Hoxton singing sharks removed from Regent’s canal
PUBLISHED: 09:00 10 November 2020 | UPDATED: 11:22 10 November 2020
Large singing fibre-glass sharks have been removed from Regent’s Canal in Hoxton after a last-minute injunction was granted by the High Court.
Hackney Council’s injunction claimed the sharks, an art installation designed by architect Jamie Shorten, amounted to an unauthorised change of use and breached planning control, which is in place to protect public safety and designated heritage assets.
Jamie, who has worked and lived in Hackney for over 30 years, expected the courts would rule in the council’s favour.
He said: “I just feel sorry for the people that won’t see them and, you can’t feel sorry for a bit of fiber glass, but I feel sorry for the sharks as well.
“Personally, I think we will do something else – (if) one door closes, we’ll find another opportunity.”
The architect, who runs a “little practice” in Well Street, plans to find a new home for his sharks, hopefully in Hackney, where he is less likely to “come across the big boot of the law”.
The 61-year-old took issue with what he believes is a “fairly limited” number of people making the decision to remove the art installation.
He has submitted a freedom of information request to find out how much the council spent on the case and who ordered the injunction on August 21, the evening before four of five sharks were lowered into the canal.
“I live up in Stoke Newington but my office is in Well Street and I’ve lived in Hackney for decades, it’s my home. I’m invested as much as anybody else in it,” Jamie said.
The architect is no stranger to planning applications, as it is an essential aspect of his work. Having done hundreds in Hackney, he says it is “always a struggle”.
“I just wish the system worked better for everybody, including the poor people who are having to administer it.”
Jamie thinks the council’s decision was impacted by its relationship with owner of Hoxton Dock’s Russell Gray.
Russell’s company Shiva Ltd set up the Antepavilion initiative, with charity The Architecture Foundation, to develop and display experimental structures.
Jamie won the Antepavilion competition this year and was awarded a cash prize and the opportunity to display his design of life-like sharks lunging from the waters of the Hackney canal.
Planning disputes have plagued the Antepavilion series since it started in 2017. The yearly competition also saw a rooftop structure in Haggerston called Potemkin Theatre served a demolition notice after it was built.
That is why the brief for this year’s competition asked designers to comment on planning disputes.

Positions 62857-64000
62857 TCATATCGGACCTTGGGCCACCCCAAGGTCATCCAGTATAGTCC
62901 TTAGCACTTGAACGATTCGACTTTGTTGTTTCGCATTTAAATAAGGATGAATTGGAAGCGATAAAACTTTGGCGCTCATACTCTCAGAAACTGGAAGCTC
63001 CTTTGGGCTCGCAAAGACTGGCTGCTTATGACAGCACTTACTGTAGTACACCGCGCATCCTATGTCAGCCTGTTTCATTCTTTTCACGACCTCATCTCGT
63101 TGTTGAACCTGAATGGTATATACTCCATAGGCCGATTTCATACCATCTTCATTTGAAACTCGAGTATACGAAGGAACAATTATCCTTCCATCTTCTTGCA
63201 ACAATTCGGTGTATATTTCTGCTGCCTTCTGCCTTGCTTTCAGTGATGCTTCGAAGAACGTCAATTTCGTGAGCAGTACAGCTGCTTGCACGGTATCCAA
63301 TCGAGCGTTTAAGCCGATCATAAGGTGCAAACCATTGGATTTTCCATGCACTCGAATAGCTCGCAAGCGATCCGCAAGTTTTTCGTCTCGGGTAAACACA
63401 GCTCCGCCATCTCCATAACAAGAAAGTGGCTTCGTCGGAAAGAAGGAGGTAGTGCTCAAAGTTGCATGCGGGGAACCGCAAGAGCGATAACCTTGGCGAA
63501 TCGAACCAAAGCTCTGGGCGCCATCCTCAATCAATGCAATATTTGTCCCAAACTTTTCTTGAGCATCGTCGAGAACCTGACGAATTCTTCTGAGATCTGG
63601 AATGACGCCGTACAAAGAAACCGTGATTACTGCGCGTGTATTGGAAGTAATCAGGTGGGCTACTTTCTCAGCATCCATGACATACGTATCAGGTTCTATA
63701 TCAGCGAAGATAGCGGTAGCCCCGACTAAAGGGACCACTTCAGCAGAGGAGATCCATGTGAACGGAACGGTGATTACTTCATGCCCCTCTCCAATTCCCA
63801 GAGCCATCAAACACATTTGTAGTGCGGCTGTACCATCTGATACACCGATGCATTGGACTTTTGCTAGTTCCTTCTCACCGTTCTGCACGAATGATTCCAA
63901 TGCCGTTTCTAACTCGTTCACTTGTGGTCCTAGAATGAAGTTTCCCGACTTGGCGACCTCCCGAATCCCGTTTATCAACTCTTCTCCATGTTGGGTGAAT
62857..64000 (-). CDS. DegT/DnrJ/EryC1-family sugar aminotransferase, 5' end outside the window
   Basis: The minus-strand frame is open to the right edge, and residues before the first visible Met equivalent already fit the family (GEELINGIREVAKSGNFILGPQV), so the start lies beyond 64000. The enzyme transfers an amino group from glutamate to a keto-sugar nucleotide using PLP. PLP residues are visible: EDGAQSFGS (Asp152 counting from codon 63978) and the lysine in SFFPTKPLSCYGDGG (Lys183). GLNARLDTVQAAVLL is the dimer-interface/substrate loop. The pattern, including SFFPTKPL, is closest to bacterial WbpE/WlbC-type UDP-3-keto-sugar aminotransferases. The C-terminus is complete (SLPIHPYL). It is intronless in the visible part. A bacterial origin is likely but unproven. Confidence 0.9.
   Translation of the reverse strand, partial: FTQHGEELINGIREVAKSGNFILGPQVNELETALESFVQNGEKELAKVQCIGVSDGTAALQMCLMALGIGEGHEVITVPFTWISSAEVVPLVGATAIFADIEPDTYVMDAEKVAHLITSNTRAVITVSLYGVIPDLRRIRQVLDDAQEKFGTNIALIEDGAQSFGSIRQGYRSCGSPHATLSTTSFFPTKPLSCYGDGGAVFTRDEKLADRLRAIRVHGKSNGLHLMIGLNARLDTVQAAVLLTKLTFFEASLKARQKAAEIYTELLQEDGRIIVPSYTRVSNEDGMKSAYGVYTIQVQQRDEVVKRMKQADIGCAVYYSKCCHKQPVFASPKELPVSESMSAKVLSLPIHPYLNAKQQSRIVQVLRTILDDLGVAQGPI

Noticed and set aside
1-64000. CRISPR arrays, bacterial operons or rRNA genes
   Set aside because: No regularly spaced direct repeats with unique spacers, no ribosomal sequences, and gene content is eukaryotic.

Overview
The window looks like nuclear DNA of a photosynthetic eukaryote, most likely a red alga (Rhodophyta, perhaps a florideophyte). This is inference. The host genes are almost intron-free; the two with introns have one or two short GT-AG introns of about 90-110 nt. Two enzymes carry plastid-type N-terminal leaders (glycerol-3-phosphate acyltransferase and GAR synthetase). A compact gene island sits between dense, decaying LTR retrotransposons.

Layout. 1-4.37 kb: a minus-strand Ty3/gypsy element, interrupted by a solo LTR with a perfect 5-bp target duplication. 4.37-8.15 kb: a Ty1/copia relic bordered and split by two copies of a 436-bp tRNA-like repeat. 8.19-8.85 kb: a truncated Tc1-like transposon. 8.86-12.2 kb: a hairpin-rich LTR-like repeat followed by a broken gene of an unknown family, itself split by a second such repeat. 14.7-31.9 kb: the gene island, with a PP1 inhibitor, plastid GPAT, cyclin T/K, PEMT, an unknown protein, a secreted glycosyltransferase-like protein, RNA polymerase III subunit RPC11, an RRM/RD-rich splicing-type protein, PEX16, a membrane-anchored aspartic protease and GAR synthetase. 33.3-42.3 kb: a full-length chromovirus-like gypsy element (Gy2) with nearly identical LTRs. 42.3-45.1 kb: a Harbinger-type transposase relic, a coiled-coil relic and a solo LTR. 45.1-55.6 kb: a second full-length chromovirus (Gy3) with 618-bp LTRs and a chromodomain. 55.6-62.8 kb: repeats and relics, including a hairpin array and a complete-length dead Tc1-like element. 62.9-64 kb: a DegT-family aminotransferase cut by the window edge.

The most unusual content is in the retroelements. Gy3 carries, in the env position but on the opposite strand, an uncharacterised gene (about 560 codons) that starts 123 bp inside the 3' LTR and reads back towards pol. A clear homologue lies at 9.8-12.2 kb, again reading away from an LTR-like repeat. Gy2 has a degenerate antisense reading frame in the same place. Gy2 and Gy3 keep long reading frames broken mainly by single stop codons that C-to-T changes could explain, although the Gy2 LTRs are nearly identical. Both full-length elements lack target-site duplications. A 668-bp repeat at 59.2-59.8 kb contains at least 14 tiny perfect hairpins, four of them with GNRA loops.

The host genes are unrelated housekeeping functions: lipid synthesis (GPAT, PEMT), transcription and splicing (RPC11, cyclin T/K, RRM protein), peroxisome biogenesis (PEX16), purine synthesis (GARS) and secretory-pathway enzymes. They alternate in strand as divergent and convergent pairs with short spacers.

Jamie’s sharks were inspired by Oxford’s Headington Shark, an eight-metre fibre glass great white sculpture by John Buckley, which is seemingly crashing head first into house.
Oxford City Council immediately opposed the installation in the 1980s, but after a planning battle, it eventually gained permission.
However, Jamie said his design was never intended to “provoke Hackney”.
“It was there for fun, something joyous and silly,” Jamie explained, hoping the sharks might cheer people up during “difficult times”.
He continued: “I remember going to see the dinosaurs at Crystal Palace when I was a child and being completely enchanted by that idea of giant creatures in this park, so it’s kind of that idea.
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“I was there on site and a child about four years old came along and said ‘Wow, look at that.’
“I thought: ‘Well, my work’s done.’
“If you get that good a reaction from a child what else do you want? It’s fantastic.
“Lots of people had that kind of reaction, grown-ups and children.”
Jamie said as far as he knows, there had not been a single complaint about his installation
“Everybody loves them,” he said.
Hackney did not comment on whether there had been any complaints about the sharks or how much they had paid in legal fees to force their removal.
A spokesperson said: “While we fully support the arts and creative industries, this should not be at the expense of public safety or damage to designated heritage assets.
“Planning applications must be submitted so that a full assessment of developments can be carried out, and we have a legal duty to investigate breaches of planning control and take action where necessary.
“The High Court has endorsed the council’s planning enforcement approach to the Sharks! exhibition at Hoxton Docks.
“We now look forward to engaging with the owners of the site constructively through the planning application process.”
However, Jamie said: “He (Russell) could turn that into a block of flats and make lots of money but he’s not interested. (Russell) wants to do something interesting and creative.
“If you really wanted to outrage the decency and planning you’d be building large ugly lots of housing up and down the canal for example, which they have done.
“Hoxton Docks is one of the last footholds of what Hackney was, the bohemian creative spirit that lots of people came here for – (the council) are killing the thing that people love.”
Jamie also commented on the council’s relationship with Stik, a graffiti artist who worked with the council on a Holding Hands sculpture in Hoxton Square.
He said: “Stik’s great, he does stuff for charity and the like.
“But don’t forget Stik was actually a graffiti artist in the beginning, doing stuff which was basically without permission and now, Stik has become official art.”
The sharks were taken out of the canal by Hoxton Docks on October 25 and prior to the removal, Jamie said: “We might play some quiet but sad music while it’s happening and we’ll see how it goes from there.
“A lot of unexpected things happened this year, that was just one of them.”
Jamie Shorten runs Barker Shorten Architects in Well Street, founded in 1991.
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